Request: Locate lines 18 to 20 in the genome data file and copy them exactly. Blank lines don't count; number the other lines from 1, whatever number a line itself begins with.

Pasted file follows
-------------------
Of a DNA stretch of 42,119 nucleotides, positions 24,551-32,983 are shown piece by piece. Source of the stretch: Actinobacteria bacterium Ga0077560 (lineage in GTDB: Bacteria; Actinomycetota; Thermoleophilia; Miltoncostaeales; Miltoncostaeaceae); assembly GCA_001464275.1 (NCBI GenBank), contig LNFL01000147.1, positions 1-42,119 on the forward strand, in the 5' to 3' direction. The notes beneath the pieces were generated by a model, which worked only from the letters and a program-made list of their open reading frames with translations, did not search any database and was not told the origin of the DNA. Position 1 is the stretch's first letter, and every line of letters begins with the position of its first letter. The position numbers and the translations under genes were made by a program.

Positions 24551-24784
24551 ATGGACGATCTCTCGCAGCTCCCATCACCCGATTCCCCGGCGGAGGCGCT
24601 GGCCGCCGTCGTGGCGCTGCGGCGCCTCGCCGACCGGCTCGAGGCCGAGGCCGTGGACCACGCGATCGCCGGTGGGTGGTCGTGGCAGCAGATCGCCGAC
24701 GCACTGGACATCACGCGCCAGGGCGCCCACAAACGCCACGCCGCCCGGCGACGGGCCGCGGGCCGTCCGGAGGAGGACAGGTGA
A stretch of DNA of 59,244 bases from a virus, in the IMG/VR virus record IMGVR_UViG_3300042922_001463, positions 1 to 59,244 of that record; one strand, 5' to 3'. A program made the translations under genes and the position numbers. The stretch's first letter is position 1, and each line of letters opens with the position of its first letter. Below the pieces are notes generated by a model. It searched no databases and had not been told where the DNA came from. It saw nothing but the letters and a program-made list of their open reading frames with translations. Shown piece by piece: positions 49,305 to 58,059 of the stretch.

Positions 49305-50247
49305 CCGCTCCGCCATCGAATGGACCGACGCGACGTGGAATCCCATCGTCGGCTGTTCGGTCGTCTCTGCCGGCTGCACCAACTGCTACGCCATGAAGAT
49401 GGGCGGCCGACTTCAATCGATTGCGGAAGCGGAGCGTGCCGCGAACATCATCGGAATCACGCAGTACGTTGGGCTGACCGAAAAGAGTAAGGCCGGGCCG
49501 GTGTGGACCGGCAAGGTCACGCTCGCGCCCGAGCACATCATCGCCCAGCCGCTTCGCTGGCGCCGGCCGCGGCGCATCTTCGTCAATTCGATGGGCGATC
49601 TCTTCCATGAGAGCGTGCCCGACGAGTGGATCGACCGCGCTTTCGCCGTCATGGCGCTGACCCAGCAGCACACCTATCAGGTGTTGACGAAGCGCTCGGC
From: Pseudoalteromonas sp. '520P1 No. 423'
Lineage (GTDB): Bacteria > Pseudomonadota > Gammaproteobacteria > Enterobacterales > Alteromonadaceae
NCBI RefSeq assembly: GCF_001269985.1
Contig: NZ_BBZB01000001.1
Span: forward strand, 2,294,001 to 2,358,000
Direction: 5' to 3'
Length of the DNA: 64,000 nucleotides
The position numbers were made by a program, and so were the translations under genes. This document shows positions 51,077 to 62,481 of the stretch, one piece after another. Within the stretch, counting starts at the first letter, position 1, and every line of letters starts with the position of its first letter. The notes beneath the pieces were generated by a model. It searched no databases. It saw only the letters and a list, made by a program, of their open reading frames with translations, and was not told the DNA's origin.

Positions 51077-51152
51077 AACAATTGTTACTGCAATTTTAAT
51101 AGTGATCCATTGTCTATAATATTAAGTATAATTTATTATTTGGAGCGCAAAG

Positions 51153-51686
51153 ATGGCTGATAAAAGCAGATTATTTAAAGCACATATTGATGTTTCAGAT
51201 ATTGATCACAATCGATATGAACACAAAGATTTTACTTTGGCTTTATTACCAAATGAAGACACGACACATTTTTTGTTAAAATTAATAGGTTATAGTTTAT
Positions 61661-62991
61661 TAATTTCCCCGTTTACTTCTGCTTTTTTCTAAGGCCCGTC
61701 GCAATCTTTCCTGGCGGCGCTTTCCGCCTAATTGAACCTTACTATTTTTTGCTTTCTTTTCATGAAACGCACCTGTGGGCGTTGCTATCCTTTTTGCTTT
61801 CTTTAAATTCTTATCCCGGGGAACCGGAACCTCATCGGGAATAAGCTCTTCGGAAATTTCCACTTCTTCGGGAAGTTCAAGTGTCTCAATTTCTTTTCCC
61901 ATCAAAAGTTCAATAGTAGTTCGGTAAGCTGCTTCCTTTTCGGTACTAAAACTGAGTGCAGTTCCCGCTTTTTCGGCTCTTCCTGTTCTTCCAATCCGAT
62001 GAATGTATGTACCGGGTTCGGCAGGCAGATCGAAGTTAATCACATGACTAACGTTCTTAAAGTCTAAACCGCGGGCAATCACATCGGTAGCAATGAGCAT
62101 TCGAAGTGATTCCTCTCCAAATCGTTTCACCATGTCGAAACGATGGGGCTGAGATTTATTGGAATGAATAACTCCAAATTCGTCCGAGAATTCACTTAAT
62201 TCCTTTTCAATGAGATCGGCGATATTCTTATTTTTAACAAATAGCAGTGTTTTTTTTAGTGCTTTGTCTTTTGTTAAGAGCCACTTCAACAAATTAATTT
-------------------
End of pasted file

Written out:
Length of the DNA: 64,000 nucleotides
The position numbers were made by a program, and so were the translations under genes. This document shows positions 51,077 to 62,481 of the stretch, one piece after another. Within the stretch, counting starts at the first letter, position 1, and every line of letters starts with the position of its first letter. The notes beneath the pieces were generated by a model. It searched no databases. It saw only the letters and a list, made by a program, of their open reading frames with translations, and was not told the DNA's origin.

Positions 51077-51152